This post is based on a question about limitation of liability that I answered on Quora.
Q. Why do technology contracts often carve breach of confidentiality out of the limitation of liability?
A. I’m going to start by broadening the discussion, a bit.
First, the carve-outs typically modify both limitation of liability and limitation of damages. So, whereas an agreement might include provisions both limiting? the total (dollar) amount of liability and liability for consequential damages, such limitations will not apply to the carved-out subject matter.
Second, the subject matter of the carve-outs typically includes not only breaches of confidentiality, but also indemnification obligations.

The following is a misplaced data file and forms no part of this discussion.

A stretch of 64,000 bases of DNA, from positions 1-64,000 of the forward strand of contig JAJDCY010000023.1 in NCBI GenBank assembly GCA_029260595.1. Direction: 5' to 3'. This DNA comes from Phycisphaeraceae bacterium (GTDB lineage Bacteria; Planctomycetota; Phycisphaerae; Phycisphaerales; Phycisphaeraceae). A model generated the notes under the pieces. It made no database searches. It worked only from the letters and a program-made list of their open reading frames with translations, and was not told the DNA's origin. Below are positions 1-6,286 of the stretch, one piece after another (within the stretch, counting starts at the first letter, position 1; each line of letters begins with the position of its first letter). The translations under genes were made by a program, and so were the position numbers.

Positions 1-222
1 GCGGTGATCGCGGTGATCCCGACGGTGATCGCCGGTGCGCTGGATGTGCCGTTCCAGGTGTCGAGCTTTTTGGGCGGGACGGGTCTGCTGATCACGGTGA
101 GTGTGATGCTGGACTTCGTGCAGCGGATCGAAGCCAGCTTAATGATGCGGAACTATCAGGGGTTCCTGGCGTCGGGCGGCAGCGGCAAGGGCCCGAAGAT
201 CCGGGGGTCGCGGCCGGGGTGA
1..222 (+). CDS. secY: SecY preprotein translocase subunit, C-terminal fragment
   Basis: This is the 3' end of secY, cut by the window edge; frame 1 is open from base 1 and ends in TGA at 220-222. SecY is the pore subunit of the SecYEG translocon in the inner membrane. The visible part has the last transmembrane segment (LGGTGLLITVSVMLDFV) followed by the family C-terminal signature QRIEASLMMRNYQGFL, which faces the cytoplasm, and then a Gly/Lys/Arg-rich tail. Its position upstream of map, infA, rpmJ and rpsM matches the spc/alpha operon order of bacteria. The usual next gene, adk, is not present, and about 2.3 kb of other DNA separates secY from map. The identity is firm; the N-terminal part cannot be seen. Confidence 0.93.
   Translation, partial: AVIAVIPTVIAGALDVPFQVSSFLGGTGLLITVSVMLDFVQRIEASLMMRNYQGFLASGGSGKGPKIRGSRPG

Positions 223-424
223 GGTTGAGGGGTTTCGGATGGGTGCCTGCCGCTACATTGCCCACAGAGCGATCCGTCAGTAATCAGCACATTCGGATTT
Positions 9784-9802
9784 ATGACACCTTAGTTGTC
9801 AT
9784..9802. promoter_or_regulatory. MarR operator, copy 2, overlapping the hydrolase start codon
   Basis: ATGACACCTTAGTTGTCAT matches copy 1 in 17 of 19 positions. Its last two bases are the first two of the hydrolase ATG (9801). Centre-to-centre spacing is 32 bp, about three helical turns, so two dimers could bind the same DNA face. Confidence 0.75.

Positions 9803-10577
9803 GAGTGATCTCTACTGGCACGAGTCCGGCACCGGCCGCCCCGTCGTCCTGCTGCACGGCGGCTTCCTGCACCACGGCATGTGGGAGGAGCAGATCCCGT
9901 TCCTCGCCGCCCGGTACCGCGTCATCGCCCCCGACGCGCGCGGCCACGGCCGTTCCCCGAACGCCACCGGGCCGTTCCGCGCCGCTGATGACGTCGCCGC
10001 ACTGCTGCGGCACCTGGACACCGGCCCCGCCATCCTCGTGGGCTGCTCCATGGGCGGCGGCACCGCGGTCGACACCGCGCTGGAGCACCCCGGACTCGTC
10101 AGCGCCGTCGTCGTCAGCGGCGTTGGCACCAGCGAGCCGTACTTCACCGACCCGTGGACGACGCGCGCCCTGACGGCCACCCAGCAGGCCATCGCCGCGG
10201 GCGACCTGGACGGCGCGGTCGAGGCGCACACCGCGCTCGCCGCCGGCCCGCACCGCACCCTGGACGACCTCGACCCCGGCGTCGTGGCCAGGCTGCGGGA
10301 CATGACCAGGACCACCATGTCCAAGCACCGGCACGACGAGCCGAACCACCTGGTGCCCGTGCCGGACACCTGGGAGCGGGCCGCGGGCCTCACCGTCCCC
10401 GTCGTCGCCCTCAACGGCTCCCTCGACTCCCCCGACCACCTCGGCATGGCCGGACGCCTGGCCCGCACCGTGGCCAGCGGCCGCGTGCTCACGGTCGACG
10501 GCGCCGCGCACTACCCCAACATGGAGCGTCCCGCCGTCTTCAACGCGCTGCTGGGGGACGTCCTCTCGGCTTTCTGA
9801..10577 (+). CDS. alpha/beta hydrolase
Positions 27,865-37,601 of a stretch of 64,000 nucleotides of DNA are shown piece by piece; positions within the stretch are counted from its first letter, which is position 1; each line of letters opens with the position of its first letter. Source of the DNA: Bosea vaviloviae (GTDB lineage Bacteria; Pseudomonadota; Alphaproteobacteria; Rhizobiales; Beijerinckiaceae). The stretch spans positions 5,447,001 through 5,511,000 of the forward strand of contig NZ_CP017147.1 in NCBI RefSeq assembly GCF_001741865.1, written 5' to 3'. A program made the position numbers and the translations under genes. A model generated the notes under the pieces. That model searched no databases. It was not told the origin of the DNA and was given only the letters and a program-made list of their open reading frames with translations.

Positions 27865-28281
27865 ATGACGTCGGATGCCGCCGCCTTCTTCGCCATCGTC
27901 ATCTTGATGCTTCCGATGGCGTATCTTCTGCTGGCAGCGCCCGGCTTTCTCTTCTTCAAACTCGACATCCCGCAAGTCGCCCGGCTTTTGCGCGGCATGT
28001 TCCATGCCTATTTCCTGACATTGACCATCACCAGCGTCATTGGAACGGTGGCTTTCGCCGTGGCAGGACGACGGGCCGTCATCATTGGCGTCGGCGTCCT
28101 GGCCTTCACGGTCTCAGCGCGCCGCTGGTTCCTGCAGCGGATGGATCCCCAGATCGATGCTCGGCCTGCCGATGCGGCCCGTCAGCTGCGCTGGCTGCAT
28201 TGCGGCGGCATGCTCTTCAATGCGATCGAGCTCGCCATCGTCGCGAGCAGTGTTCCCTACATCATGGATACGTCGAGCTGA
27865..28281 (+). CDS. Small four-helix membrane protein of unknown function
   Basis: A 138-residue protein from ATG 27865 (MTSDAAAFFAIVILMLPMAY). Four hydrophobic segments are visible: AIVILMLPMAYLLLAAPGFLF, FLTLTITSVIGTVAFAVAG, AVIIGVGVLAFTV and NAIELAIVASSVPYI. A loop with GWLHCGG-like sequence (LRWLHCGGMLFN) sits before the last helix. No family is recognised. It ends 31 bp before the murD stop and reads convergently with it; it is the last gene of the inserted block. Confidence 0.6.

Here is why the carve-outs exist:
- The subject matter (confidentiality and indemnification) inherently have significant consequential damages components (outside the subject matter of the agreement, for which damages would be direct). As a result, consequential damages must be recoverable.
- Breach of confidentiality and indemnification obligations are very important. Consequently, there is a consensus that injured parties should have the broadest remedies available in these areas, i.e., there should be no limitation of liability.
Dana H. Shultz, Attorney at Law? +1 510 547-0545? dana [at] danashultz [dot] com
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